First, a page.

“Are we on the cusp of a philosophy giving golden age?”
That’s a question asked in a recent article at Inside Philanthropy. Noting two recent large gifts to philosophy departments ($75 million to Johns Hopkins University and $25 million to UCLA) Mike Scutari writes that they add to the existing evidence that
Donors remain steadfast in their support for the liberal arts. What’s more, corroborating evidence suggests that these donors increasingly see themselves as a kind of philanthropic bulwark against a gathering storm of technology-driven forces sweeping modern society… Both sets of gifts come during a precarious time in history in which higher ed donors find themselves concerned with nothing less than the humanity (for lack of a better term) of the body politic.
Concerns about social media, the future of civil discourse, robotics, artificial intelligence, and other technologies appear to be spurring donations to the humanities.
The larger philanthropic climate is a lot different than it was even five years ago. Civic-minded donors—like a lot of other people—are increasingly fretting about a technology-driven, socially balkanized, and, dare I say it, dystopian future. Philosophy’s role in helping humanity form “a better society,” as [UCLA’s Seana] Shiffrin put it, is appealing to these kinds of donors… At the same time, research indicates the STEM gold rush may start to lose steam, at least in those parts of the country where the supply of skills outpaces demand.
An additional “encouraging” factor in possible increased philosophy giving may be that many of those in a position to be especially giving. “As [JHU donor Bill] Miller himself noted, very rich people like Carl Icahn, Leon Black, Peter Thiel and Reid Hoffman once studied philosophy. Miller said it would be “great” if they followed his lead by giving money to this timeless field.”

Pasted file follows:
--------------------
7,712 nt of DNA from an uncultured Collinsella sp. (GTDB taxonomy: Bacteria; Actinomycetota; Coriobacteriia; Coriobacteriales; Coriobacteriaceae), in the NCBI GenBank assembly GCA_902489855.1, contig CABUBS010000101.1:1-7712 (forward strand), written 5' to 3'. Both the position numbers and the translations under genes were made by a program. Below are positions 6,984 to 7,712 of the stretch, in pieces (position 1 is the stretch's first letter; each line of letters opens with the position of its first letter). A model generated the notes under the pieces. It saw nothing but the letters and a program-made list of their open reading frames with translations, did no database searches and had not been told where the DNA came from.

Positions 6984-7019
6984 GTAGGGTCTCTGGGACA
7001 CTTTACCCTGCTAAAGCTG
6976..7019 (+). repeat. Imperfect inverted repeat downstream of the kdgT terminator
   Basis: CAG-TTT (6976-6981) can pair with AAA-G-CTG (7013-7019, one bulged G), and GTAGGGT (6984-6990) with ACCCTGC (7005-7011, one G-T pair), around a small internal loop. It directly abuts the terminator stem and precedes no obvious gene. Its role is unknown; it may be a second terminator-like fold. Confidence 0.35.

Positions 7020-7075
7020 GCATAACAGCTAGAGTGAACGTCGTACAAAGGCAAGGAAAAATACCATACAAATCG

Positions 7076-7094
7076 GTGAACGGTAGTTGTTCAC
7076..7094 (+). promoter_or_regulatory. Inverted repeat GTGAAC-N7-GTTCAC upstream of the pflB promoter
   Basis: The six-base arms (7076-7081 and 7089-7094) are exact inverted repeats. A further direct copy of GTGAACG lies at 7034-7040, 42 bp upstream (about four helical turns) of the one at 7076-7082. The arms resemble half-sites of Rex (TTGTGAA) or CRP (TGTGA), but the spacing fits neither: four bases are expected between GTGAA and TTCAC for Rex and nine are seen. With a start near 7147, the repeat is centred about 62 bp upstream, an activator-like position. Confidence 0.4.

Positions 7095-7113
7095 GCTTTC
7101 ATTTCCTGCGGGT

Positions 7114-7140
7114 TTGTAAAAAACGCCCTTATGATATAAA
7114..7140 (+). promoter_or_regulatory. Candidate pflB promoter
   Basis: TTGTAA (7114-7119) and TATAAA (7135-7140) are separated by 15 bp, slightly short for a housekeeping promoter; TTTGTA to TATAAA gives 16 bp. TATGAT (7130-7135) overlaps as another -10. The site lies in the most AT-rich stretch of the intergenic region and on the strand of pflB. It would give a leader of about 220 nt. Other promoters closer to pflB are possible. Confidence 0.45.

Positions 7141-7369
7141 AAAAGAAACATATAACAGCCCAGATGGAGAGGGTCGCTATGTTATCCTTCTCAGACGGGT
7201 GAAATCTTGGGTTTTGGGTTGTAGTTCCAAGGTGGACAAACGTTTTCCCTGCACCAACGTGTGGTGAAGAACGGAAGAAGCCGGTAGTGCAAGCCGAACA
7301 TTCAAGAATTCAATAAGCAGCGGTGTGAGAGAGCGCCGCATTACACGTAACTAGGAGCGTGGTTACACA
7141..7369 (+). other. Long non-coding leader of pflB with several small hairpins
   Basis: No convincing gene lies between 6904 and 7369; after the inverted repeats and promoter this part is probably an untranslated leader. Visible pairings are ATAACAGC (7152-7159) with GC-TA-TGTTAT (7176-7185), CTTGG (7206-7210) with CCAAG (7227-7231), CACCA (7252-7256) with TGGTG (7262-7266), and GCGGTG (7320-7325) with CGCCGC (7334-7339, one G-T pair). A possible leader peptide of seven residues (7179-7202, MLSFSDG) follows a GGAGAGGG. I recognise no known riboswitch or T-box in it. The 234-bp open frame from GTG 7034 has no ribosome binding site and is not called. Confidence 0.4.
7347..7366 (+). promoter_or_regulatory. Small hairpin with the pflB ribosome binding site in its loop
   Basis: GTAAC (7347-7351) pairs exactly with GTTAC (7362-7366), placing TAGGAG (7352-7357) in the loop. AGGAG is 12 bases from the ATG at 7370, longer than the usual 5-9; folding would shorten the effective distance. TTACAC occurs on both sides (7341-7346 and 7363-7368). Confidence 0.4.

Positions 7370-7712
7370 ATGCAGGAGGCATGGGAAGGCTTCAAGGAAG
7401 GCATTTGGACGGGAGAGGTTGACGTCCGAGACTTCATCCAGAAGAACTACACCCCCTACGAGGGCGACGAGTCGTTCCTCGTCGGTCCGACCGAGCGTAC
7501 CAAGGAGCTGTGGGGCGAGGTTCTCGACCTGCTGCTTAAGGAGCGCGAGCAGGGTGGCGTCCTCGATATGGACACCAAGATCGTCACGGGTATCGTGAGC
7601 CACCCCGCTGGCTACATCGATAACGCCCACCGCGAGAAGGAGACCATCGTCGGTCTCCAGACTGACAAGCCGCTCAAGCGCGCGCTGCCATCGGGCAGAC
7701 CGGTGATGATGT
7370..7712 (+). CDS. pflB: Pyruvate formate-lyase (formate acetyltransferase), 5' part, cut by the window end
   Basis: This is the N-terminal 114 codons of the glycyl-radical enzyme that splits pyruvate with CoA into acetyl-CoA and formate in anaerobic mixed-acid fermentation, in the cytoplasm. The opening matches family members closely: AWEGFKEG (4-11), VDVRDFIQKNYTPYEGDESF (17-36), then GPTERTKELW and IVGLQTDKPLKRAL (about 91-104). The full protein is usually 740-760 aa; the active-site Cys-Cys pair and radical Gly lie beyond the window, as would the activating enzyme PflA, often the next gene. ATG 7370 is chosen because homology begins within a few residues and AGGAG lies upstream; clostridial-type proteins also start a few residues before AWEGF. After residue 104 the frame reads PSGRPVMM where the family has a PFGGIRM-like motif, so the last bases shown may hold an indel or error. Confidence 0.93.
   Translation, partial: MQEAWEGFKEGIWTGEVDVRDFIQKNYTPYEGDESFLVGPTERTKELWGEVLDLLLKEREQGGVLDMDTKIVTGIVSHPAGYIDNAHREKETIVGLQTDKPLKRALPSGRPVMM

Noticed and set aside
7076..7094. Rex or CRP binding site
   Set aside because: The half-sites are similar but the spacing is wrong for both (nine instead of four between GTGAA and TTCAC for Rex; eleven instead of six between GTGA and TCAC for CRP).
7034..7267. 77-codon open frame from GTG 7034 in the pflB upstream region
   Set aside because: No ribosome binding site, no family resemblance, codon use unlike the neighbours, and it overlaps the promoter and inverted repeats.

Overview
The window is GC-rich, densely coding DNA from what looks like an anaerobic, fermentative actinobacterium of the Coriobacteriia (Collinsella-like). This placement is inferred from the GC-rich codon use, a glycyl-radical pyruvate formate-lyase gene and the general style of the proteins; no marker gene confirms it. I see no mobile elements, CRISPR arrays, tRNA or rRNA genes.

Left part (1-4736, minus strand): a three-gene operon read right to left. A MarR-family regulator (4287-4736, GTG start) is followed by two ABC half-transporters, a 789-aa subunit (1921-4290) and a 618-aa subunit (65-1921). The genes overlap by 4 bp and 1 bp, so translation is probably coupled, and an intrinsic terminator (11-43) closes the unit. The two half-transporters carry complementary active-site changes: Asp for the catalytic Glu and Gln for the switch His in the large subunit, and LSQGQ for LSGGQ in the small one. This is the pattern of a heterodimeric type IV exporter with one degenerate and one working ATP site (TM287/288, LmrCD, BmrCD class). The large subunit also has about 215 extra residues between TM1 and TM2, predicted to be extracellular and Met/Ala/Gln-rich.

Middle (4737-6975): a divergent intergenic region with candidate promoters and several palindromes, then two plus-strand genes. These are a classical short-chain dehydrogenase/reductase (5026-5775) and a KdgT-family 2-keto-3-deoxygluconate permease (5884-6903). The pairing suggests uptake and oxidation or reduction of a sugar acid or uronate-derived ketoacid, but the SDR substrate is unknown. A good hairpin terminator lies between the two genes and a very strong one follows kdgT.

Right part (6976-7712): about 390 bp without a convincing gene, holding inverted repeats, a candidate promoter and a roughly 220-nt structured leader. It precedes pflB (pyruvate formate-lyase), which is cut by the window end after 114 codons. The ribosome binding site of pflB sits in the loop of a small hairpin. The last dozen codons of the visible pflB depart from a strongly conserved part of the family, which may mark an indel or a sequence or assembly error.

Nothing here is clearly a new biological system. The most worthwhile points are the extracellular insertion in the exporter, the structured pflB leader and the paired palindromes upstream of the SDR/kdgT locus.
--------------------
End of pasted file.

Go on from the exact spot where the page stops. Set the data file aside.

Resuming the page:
You can read the whole article here.
As I noted in a previous post about the UCLA gift, there has been quite a bit of philosophy-related philanthropy over the past few years, in addition to two already mentioned, including:
- $15 million to the Berman Institute of Bioethics at Johns Hopkins University
- $5 million to create a chair in philosophy and public affairs at the University of St. Andrews,
- $3.75 million to the Philosophy, Politics, and Economics Program run by Duke University and the University of North Carolina, Chapel Hill,
- $3.6 million to Georgetown University for a chair in ethics and to fund its Ethics Lab,
- $2.9 million to the University of Arizona’s Center for the Philosophy of Freedom,
- $2.2 million to the University of Miami for an endowed chair in atheism, humanism, and secular ethics,
- $1.8 million each to Orange Coast College and to the University of California, Berkeley, to provide scholarships for philosophy students,
- $1.5 million to endow a position in Catholic philosophy at St. Mary’s University in San Antonio, Texas,
- $1.5 million for an endowed chair in philosophy at Rutgers University,
- $1.35 million to the University of Hawai’i for its philosophy in schools program,
- $1.23 million to the University of Minnesota Department of Philosophy, and
- $500,000 to the Department of Philosophy at the University at Buffalo.
If you know of other donations since, say, 2014, that belong on this list, please mention them in the comments. Also welcome are thoughts on experiences you’ve had soliciting donations for philosophy-related projects, and especially on what motivates donors.
Owl dollar art by Mark Wagner